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On Chess: Grand Chess Tour introduces new format and elite players to start competition next week

A scene from the 2017 Your Next Move event in Leuven, Belgium, the location of the first stop of the 2018 Grand Chess Tour.
Lennart Ootes | Grand Chess Tour

The fourth annual Grand Chess Tour is right around the corner — this time with a new format. Instead of the London Chess Classic being just a stop of the tour, it will be the final stage for the Grand Chess Tour. At the end of the Sinquefield Cup, the top four players with the most points accumulated across the four events will proceed to the finals in London, where they will compete in a series of matches for additional prizes and the title of the 2018 Grand Chess Tour Champion.

The tour will consist of three rapid and blitz events and one classical event, the Sinquefield Cup. The first stop on the tour will be in Leuven, Belgium, from June 12-16 and will continue in Paris from June 20-24. After a month break, play will start back up in St. Louis with the St. Louis Rapid and Blitz Aug. 9-15, followed by the Sinquefield Cup from Aug. 17-28. The prize fund of each rapid and blitz event will be $150,000, while the prize fund of the Sinquefield Cup will be $300,000. The Sinquefield Cup will also offer more points toward the players overall standing – 18 points for first place with two bonus points for a clear winner, as opposed to rapid and blitz events, which offer 12 points for first place with only one bonus point.

The 2018 tour will consist of nine players who will compete in all of the events, with each tournament offering one wild card. There won’t be a repeat winner, as last year’s victor and current World Champion Magnus Carlsen has declined his invitation. Former World Champion Vladimir Kramnik has also declined his invitation. The nine participants are:

  • Fabiano Caruana (USA) – No. 2 in the world, winner of 2017 London Chess Classic
  • Shakhriyar Mamedyarov (AZE) - No. 3 in the world, winner of the 2017 Grand Prix series
  • Maxime Vachier-Lagrave (France) – No. 6 in the world, winner of the 2017 Sinquefield Cup
  • Sergey Karjakin (Russia) – No. 8 in the world, 2016 World Championship Challenger
  • Wesley So (USA) – No. 9 in the world, winner of Grand Chess Tour 2016
  • Hikaru Nakamura (USA) – No. 10 in the world, 4 time US champion
  • Alexander Grischuk (RUS) – No. 11 in the world, two-time World Blitz Champion
  • Levon Aronian (Armenia) – No. 12 in the world, winner of the 2017 World Cup
  • Viswanathan Anand (India) – No. 14 in the world and 5-time World Champion

Four-time Dutch champion Anish Giri will be the wild card in Leuven, while Vladimir Kramnik will be the wild card in Paris.
As Levon Aronian once put it, whenever the World Champion is playing in a tournament, he’s the clear favorite. With Carlsen's absence, all the events and the tour itself are wide open for anyone to take. The headliner of the event will be world champion contender Fabiano Caruana. The chess world will watch his performance with curiosity leading up to the World Championship match in November.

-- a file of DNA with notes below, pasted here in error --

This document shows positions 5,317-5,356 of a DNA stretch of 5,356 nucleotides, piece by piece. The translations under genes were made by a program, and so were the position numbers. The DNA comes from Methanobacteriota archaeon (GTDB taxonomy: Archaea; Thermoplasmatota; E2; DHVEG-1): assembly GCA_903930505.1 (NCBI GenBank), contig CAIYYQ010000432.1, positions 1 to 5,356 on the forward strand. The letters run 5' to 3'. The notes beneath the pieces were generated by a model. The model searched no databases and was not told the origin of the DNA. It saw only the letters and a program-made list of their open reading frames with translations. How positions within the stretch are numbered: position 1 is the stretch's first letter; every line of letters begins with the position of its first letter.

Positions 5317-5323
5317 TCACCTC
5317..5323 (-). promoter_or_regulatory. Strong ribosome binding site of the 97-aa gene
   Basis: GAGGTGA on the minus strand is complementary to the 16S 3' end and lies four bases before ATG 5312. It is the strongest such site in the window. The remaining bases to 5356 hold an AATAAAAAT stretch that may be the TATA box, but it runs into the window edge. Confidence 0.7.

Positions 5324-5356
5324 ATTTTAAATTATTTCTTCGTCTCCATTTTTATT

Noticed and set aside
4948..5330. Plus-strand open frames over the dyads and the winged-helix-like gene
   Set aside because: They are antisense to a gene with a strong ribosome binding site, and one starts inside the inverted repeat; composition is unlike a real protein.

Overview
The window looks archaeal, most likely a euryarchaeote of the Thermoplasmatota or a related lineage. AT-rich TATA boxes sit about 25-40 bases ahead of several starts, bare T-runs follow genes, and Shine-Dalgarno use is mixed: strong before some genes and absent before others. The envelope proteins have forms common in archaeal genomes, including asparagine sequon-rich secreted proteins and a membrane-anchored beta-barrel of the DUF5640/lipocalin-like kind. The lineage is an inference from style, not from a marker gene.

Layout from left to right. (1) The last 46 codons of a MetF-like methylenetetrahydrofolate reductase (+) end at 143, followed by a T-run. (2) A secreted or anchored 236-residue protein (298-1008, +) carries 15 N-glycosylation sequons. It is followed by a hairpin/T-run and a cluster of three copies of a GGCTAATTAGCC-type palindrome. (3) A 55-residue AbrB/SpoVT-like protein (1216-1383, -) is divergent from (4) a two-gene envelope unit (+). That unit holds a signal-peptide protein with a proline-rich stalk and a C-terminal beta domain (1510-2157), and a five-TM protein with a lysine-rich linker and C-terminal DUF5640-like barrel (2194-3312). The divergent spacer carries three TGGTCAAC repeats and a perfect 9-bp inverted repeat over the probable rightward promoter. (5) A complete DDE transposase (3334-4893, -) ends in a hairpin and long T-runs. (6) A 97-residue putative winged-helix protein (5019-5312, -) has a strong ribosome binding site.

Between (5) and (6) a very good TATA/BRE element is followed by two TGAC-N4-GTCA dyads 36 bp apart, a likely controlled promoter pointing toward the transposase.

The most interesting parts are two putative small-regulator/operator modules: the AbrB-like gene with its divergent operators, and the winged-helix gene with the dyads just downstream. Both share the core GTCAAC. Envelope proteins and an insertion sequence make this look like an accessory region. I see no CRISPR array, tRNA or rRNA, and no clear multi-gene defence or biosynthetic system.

All the players, with the exception of Alexander Grischuk, are currently playing in the Altibox Norway Chess tournament, which will conclude on June 8, only days before Leuven. It has already become a historic event. Welsey So defeated Magnus Carlsen for the first time in a classical event. Levon Aronian had a phenomenal outcome last year, but has hit a slump since then. His performance in the Candidates Tournament, where he was considered the favorite for several years already, was particularly lackluster. Viswanathan Anand has been written off many times as too old to compete, but time after time he proves he is not to be underestimated. After his near perfect play against Vachier-Lagrave just days before in Norway, Carlsen expressed his respect for Anand’s achievements and understanding of chess. Hikaru Nakamura, Sergey Karjakin, Alexander Grischuk and Maxime Vachier-Lagrave are the familiar faces of these events and are still looking to snag the Grand Chess Tour overall trophy. The fresh face of the tour will be Shakhriyar Mamedjarov, who was the wild card in the 2017 Paris leg of the tour. Since then, he’s had a meteoric rise in rating, climbing all the way to the second spot on the rating list, only to fall behind Caruana after the Candidates tournament.

The Grand Chess Tour events will be broadcast live on grandchesstour.org with commentary in St. Louis by the exceptional team of grandmaster Yasser Seirawan, international master Jovanka Houska and  grandmaster Alejandro Ramirez. There will also be a Russian broadcast by grandmaster Yaroslav Zherebukh of Saint Louis University and grandmaster Evgenij Miroshnichenko (“Miro”). The broadcast team will also be accompanied by on-site reporter grandmaster Maurice Ashley and grandmaster Nigel Short in Leuven, who will report live with insights from the event and live interviews with the players. You don’t want to miss it.

Abrahamyan is a Woman Grandmaster. She will serve as the journalist for the Grand Chess Tour events and provide expert commentary on social media, as well as written reports after each event. Follow her at @GrandChessTour.